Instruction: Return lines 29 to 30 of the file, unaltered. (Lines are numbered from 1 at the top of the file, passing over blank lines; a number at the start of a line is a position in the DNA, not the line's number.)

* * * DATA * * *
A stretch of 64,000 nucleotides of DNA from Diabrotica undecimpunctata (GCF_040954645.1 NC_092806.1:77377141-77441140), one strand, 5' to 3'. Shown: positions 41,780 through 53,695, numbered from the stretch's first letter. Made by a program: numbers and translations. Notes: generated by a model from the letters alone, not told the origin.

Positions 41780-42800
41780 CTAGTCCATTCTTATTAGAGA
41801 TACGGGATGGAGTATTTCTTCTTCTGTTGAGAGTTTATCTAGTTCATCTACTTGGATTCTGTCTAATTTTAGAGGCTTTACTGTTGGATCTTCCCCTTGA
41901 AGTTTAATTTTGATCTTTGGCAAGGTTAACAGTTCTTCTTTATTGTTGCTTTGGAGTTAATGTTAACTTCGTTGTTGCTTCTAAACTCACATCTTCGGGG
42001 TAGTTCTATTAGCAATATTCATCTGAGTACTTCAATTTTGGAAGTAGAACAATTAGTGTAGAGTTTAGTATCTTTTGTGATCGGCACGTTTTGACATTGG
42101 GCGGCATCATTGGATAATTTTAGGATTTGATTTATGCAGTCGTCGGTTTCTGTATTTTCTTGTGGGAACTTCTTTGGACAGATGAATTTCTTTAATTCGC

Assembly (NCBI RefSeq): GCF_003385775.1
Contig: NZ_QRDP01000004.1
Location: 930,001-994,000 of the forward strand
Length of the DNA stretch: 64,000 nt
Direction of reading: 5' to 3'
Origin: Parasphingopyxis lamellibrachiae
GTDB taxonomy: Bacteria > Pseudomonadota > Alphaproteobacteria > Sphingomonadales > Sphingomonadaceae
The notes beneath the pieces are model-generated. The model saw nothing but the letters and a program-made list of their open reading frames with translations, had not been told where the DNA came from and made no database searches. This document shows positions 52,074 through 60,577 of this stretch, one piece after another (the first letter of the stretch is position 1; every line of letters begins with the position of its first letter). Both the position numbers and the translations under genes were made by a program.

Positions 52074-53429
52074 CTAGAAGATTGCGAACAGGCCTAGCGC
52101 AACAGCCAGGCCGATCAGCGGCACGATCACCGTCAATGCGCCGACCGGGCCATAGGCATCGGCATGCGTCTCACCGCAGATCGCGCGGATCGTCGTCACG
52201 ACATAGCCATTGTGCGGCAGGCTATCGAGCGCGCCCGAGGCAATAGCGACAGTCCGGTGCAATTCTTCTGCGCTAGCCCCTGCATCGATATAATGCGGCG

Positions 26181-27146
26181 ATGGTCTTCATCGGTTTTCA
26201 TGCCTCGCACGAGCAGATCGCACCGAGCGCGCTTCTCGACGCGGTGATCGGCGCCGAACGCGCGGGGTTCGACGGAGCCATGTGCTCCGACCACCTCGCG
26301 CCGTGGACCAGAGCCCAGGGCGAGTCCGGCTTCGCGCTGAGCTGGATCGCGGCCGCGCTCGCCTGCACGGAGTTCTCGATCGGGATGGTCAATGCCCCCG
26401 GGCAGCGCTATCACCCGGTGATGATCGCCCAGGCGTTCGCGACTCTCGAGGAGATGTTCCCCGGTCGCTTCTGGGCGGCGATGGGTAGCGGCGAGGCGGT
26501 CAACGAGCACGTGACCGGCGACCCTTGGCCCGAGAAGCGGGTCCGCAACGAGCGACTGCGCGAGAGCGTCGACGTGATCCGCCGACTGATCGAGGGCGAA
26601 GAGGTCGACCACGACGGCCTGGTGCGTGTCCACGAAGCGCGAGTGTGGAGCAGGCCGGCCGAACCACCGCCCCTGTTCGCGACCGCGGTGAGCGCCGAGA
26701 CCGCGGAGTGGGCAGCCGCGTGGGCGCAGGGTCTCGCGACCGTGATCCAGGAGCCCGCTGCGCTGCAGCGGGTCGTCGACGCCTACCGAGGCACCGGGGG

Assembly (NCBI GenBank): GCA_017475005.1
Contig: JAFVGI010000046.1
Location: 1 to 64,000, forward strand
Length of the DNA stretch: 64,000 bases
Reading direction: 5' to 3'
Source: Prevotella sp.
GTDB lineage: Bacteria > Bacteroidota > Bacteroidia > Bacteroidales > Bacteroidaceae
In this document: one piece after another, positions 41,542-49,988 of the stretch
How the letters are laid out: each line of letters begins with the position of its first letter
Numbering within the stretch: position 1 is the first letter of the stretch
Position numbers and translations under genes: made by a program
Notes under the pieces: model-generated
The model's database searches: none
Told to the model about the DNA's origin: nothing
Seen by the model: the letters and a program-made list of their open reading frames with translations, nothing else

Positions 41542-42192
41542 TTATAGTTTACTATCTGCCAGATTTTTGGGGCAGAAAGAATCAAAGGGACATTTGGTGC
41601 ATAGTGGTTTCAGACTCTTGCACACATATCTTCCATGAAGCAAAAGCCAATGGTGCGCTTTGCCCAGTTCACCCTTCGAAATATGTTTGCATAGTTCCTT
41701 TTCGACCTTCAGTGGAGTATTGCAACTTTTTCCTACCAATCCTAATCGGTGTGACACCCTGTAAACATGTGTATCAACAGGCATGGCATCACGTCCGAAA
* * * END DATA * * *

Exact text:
Contig: JAFVGI010000046.1
Location: 1 to 64,000, forward strand